Charles Darwin and the Human Face of Science
The latest success in Charles Darwin’s victory lap marking his 200th birthday and the 150th anniversary of the publication of On the Origin of Species is a starring role in a major motion picture. Creation, a film by Jon Amiel starring real-life husband and wife Paul Bettany and Jennifer Connelly as Charles and Emma Darwin will open in the United States in January. In what might be a relief to those who have taken their own voyage of the Beagle through a seemingly nonstop series of Darwin conferences and symposia, the film focuses not on the science itself, though there is a little of that, or the religious opposition to Darwin’s ideas, though that theme does appear in the context of Charles’s relationship with Emma, but on the personal demons with which Darwin must wrestle before he can write and publish his groundbreaking book.
The movie, which is based in part on the book Annie’s Box by Darwin’s great great grandson Randall Keynes, is a highly dramatized and somewhat fictionalized treatment of this period of Darwin’s life. This is not the elder sage Darwin with the biblical beard, but a 40-something Darwin wracked by grief and guilt over the death of his 10-year-old daughter Annie, plagued by mysterious physical and psychological ailments, uncertain about his relationship with his wife, and anxious about the inevitable conflict between his scientific findings and the religious orthodoxy of the day. The drama revolves less around the evidence and analysis of the science than around Darwin’s sanity and his ability to put his ideas into a book.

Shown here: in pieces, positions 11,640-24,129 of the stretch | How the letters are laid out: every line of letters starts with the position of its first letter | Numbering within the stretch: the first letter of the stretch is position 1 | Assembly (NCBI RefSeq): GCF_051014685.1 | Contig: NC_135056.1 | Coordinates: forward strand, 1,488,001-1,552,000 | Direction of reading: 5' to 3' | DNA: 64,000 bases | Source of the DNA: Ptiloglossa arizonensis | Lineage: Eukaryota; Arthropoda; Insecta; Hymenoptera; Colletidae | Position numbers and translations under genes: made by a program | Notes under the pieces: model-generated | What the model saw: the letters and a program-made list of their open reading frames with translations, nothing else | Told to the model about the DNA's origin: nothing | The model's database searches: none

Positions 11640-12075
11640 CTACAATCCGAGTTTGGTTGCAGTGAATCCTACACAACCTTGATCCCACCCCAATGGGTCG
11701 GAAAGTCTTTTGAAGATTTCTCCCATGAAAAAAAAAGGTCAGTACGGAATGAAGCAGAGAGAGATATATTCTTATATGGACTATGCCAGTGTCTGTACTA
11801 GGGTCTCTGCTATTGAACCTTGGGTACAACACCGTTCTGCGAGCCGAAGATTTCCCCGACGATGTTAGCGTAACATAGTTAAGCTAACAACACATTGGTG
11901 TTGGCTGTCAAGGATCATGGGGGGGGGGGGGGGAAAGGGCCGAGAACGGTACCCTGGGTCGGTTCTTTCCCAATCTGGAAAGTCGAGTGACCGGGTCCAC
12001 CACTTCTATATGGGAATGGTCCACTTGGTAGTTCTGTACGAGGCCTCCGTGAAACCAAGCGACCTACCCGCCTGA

Fellow scientists Joseph Hooker (Benedict Cumberbatch) and Thomas Huxley (Toby Jones) make brief appearances, encouraging Darwin to finish and publish his book. Huxley is portrayed as a latter-day Richard Dawkins, eager to take on the religious leaders who put beliefs before scientific evidence. His one brief outburst will provide vicarious thrills for many defenders of evolution who secretly yearn to lash out at religious anti-intellectualism. In exhorting Darwin to publish his findings and advance the cause of rigorous science, Huxley spews his venom: “Clearly the almighty cannot claim to have authored every species in under a week. You’ve killed God, sir. And I for one say good riddance to the vindictive old bugger…. Science is at war with religion, and when we win, we’ll finally be rid of those damned archbishops and their threats of eternal punishment.”
For those of us who want to see science become a more integral part of the culture and to have scientists perceived as human beings, Creation demonstrates that, as always, one must be careful what one wishes for. We want science to be perceived as an ordinary human activity conducted by flesh-and-blood people, but that sometimes means that we want scientists to be seen reading bedtime stories to their kids, attending football games, doing the laundry. It’s easy to object to the caricature of the mad or impersonal scientist, but what about the philandering, neurotic, egocentric, greedy, abusive, or racist scientist? You can be sure that if we have more scientists in movies and TV, we will have more unlikable scientists. Just look at the Mozart of Amadeus, or any number of artists, novelists, and musicians that appear in film and fiction.